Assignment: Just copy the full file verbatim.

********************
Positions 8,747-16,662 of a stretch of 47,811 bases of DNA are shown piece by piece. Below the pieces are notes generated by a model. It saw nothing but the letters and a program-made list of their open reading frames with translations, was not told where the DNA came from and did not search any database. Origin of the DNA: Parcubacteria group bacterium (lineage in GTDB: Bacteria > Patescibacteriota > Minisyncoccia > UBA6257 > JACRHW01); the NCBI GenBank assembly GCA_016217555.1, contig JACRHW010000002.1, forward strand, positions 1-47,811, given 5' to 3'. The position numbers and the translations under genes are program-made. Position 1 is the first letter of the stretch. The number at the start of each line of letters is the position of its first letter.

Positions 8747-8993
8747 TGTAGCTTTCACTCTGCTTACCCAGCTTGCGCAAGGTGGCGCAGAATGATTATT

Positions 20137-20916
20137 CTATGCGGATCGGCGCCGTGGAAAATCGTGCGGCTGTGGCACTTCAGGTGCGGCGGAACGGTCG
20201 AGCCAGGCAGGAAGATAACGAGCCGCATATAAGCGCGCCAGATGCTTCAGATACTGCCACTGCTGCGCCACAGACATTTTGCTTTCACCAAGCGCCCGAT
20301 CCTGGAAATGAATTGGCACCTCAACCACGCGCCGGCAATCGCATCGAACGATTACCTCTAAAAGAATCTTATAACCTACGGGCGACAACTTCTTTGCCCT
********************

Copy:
Positions 8,747-16,662 of a stretch of 47,811 bases of DNA are shown piece by piece. Below the pieces are notes generated by a model. It saw nothing but the letters and a program-made list of their open reading frames with translations, was not told where the DNA came from and did not search any database. Origin of the DNA: Parcubacteria group bacterium (lineage in GTDB: Bacteria > Patescibacteriota > Minisyncoccia > UBA6257 > JACRHW01); the NCBI GenBank assembly GCA_016217555.1, contig JACRHW010000002.1, forward strand, positions 1-47,811, given 5' to 3'. The position numbers and the translations under genes are program-made. Position 1 is the first letter of the stretch. The number at the start of each line of letters is the position of its first letter.

Positions 8747-8993
8747 TGTAGCTTTCACTCTGCTTACCCAGCTTGCGCAAGGTGGCGCAGAATGATTATT

Positions 20137-20916
20137 CTATGCGGATCGGCGCCGTGGAAAATCGTGCGGCTGTGGCACTTCAGGTGCGGCGGAACGGTCG
20201 AGCCAGGCAGGAAGATAACGAGCCGCATATAAGCGCGCCAGATGCTTCAGATACTGCCACTGCTGCGCCACAGACATTTTGCTTTCACCAAGCGCCCGAT
20301 CCTGGAAATGAATTGGCACCTCAACCACGCGCCGGCAATCGCATCGAACGATTACCTCTAAAAGAATCTTATAACCTACGGGCGACAACTTCTTTGCCCT